Nightingales Medical Trust (NMT), Bangalore is one of the first recognized providers of quality “age care” and dementia services to persons suffering from Alzheimer’s belonging to all socio-economic groups. In India, dementia is still viewed with ignorance and social stigma. It is more challenging for older women who are economically dependent on their families. To address this, NMT’s innovative telemedicine enabled centre has enhanced the access of elderly persons to high quality dementia care in a cost effective manner. Apart from that, the specially designed infrastructure and medical facilities at the Centre for Ageing & Alzheimer’s provides comprehensive residential care for both short and long term stay. As a result of its path-breaking work in the field of dementia, NMT has been recognized by Alzheimer’s & Related Disorder Society of India (ARDSI) as the promoter of its Bangalore Chapter.

SEWA Bank, Gujarat works to provide financial support to aged women from lower economic sections of the society. SEWA Bank started as a microfinance organisation providing financial aid to women in the non-formal sector but very soon realized that it needed to reach out to elderly women. Hence the Life-Cycle Approach for financial inclusion of women was started, whereby women would be supported throughout their life beginning with household emergencies, children’s education, improving their housing or income and preparing for old age. The SEWA Bank is a pioneer in microfinance, serving more than 350,000 women, providing savings, loans and access to insurance and pension products.

Old Age Homes: Focus on Mumbai is a study of four institutions from the city to showcase essential features of old age homes that make them examples of innovative practices. All the institutions studied here have shown good policies of healthcare, constant presence of caregivers and promotion of a support system among the aged that help them to become more self-sufficient. In addition, some of the institutions have also implemented innovative techniques like intergenerational programs, involvement of community in care-giving, vocational training and agefriendly infrastructure and environment that fosters positive integration of the older generation into these homes. These are important features that old age homes across the country can learn from and adopt to provide better quality of life to their residents.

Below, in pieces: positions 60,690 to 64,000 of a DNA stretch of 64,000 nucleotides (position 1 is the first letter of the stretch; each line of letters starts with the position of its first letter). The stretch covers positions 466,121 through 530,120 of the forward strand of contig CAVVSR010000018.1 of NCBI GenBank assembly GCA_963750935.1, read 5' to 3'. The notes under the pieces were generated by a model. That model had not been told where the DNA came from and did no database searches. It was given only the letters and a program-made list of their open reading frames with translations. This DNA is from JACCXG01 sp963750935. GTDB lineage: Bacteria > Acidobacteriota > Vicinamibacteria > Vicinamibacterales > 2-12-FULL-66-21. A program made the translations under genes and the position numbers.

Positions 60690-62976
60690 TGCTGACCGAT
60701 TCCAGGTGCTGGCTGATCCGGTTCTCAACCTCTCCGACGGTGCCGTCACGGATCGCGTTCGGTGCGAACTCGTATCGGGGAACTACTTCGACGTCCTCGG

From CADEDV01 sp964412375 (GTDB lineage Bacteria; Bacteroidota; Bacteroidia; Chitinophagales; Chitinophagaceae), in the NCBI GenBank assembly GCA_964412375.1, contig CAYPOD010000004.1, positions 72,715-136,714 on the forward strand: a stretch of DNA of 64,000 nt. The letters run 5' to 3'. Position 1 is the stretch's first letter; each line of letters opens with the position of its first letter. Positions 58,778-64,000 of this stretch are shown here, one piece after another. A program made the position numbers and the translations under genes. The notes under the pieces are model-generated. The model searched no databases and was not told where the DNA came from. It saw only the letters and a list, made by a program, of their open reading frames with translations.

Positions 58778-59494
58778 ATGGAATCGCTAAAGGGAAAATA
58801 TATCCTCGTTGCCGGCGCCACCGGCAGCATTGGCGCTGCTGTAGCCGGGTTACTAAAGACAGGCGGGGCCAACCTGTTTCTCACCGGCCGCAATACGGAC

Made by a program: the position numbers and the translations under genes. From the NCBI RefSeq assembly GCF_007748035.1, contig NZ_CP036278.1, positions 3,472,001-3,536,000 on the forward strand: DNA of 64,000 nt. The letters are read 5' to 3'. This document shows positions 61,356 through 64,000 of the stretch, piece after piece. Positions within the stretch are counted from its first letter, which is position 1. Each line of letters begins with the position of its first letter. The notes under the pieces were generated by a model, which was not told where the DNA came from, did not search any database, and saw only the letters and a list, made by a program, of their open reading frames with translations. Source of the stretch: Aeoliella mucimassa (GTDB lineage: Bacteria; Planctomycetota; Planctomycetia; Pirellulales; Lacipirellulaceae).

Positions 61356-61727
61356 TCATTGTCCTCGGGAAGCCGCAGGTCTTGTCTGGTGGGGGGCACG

HelpAge India’s Vidarbha Project was implemented to reduce the financial burden on aged women who were victims of the epidemic of farmers’ suicides in Maharashtra. In 2005, more than 70 per cent of the farmers’ suicides in Maharashtra occurred in the Vidarbha region. HelpAge India, with its primary intervention aimed at providing short-term credit loans to these widowed women expanded its project to cover nine villages in the area. Beginning with Elder Self-Help Groups (ESHGs) for microfinance, various other interventions were introduced such as income generating training and activities, initiation of government schemes and healthcare through mobile medical camps. The ESHGs were able to reduce the debt burden on lonely widowed women, resulting in economic independence and sustainable livelihoods. The project was also able to reduce the number of farmer suicides in the area and led to the promotion of women’s participation in small business activities, boosting their self-confidence and promoting women’s empowerment.

State Initiatives of Kerala: The study looks at a few schemes for the aged which are state driven and specific to Kerala. This is done to draw attention to the fact that though most states are able to implement programs run by the Central government on age care, Kerala has gone a step further by taking up the issue of old age, especially older women who are in need of special attention and care. Kerala has been the frontrunner in not only coming out with a State Old Age Policy (2013), it has also amended the Kerala Maintenance and Welfare of Parents and Senior Citizens Act (2007). This study looks at some of the schemes for the aged implemented by the state, which are innovative, replicable and have had a tremendous impact on the life of the elderly. They stand as examples for other states to emulate and scale up to larger, more sustainable projects.

Please note: The case studies mentioned in this publication have not been organized in any order of priority.